b6_heart_of_flowers_2912I love my job. I’ve said it before in this space, and I’ll likely say it again. Perhaps my favorite part of the job falls on the first weekend of the month, when we distribute the publication throughout the region.

To reduce costs –  and frankly – to get the heck out of my office for a change, I often go out on deliveries myself, and there’s no greater feeling in the world than getting to witness how eager people are to read each new edition. I’ve always been a multitasker, and even as we’re distributing the current issue, I’m always on the lookout for future stories. About a month ago, I encountered a story idea in our travels, a heartrending account of tragedy, perseverance, and hope I just knew we had to share with you.

Maybe you’ve seen the film A League of Their Own, in which Tom Hanks famously tells Bitty Schram “There’s no crying in baseball.” I love the film and that classic line perhaps even more, and it’s a saying I’ve adapted for the offices of Pennsylvania Bridges.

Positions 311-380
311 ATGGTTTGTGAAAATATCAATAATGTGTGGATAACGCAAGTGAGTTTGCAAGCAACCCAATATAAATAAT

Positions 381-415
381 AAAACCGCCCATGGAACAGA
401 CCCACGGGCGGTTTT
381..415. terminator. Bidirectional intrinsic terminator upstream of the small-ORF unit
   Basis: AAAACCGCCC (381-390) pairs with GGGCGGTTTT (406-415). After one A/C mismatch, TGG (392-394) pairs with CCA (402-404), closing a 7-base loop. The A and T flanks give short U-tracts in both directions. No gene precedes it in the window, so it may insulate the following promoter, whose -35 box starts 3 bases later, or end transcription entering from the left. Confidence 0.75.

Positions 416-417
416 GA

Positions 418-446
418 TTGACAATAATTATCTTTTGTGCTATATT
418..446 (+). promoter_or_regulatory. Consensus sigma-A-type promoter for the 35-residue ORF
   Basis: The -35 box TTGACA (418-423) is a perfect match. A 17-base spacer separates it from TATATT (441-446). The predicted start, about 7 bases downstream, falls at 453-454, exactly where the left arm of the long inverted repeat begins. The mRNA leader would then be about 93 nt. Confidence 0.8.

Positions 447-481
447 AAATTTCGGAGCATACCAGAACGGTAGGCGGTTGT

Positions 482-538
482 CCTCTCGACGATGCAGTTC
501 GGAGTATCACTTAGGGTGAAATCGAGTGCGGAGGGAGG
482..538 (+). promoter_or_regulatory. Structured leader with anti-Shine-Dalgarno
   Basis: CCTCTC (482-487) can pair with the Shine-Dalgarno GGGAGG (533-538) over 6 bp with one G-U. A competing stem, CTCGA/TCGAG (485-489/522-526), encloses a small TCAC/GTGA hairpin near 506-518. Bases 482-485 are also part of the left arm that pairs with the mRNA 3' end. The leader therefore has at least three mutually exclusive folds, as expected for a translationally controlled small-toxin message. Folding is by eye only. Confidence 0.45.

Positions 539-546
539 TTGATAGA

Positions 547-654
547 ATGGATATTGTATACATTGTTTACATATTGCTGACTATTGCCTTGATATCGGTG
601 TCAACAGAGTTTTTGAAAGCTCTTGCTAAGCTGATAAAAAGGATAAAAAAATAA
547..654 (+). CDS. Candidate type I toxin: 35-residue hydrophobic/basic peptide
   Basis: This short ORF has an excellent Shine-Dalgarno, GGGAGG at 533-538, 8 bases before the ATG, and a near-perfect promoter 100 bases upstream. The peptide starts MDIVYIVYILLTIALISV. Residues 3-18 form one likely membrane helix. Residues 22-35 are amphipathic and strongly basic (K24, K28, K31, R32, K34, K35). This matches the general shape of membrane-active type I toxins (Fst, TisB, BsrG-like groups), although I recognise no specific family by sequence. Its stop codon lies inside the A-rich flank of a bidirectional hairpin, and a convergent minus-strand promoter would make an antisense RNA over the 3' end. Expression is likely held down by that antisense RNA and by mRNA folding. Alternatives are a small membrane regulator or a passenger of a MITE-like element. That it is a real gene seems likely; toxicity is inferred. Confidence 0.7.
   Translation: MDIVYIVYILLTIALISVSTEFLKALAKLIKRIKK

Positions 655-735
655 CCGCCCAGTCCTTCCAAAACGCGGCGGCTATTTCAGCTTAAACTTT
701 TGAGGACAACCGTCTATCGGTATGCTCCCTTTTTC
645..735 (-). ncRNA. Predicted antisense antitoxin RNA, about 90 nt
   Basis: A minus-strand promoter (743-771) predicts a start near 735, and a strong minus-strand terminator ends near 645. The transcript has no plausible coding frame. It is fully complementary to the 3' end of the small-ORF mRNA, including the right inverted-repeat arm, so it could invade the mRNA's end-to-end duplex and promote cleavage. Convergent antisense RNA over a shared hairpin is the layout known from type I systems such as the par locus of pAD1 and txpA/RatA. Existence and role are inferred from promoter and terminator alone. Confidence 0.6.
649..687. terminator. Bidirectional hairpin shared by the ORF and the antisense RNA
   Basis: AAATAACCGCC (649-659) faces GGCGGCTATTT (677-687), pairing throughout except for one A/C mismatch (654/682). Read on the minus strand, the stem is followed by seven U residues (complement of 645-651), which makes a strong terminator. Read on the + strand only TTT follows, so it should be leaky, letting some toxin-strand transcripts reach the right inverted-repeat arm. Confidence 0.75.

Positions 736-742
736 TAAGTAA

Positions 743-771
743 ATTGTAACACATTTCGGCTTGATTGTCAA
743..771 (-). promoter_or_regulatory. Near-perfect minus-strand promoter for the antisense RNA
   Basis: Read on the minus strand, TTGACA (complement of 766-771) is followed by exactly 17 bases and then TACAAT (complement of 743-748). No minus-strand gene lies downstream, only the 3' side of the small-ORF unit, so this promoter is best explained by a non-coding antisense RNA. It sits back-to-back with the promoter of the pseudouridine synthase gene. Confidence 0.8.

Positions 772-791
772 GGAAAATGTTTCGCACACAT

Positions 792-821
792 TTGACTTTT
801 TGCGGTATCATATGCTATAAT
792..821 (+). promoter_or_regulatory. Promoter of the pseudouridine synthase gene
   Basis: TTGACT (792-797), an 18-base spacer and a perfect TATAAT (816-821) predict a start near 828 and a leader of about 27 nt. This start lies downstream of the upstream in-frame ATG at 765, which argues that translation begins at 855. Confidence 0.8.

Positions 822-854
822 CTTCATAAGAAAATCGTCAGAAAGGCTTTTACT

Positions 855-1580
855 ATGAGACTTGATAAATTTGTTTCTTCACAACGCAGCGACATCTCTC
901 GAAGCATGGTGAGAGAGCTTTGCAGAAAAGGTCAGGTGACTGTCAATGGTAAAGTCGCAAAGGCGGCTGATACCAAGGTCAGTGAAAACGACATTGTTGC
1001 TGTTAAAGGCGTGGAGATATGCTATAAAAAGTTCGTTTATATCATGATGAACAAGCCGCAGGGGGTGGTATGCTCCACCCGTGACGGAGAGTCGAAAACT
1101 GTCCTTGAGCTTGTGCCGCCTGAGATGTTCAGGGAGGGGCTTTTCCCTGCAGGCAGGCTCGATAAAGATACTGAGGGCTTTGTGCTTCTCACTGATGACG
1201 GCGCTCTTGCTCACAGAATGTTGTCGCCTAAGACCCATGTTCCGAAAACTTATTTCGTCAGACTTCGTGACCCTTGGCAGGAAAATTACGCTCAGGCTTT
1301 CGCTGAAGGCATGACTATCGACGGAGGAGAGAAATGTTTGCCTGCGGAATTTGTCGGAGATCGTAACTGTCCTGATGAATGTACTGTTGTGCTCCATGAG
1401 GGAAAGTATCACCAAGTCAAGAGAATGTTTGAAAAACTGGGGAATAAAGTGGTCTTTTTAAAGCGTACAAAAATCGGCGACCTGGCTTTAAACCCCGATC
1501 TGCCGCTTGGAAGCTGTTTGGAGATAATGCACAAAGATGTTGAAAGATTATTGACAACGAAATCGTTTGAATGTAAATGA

“There’s no crying in Journalism,” I often say, and up until we began putting together this edition, it was a saying that rang true.

Then one of our contributors, who often accompanies me on deliveries, spotted a flier at one of the area restaurants where we drop off copies each month.

A quick search on Facebook revealed more details, and I was soon introduced to Roxanne Sweany, one of the subjects of our lead story, which you can find on page 3.

Roxanne and her husband Jordan are remarkable people who’ve triumphed in the face of unspeakable loss, and it was inspiring to learn more about them.

It was also heartbreaking. The writer who penned the piece cried writing it, and I cried reading it. Then I shed some more tears when I was laying out the article and looking at the photos that accompanied it. Finally, I’m getting a little misty eyed just thinking about it now. Needless to say, my supply of tissues has been seriously depleted in the last couple of weeks.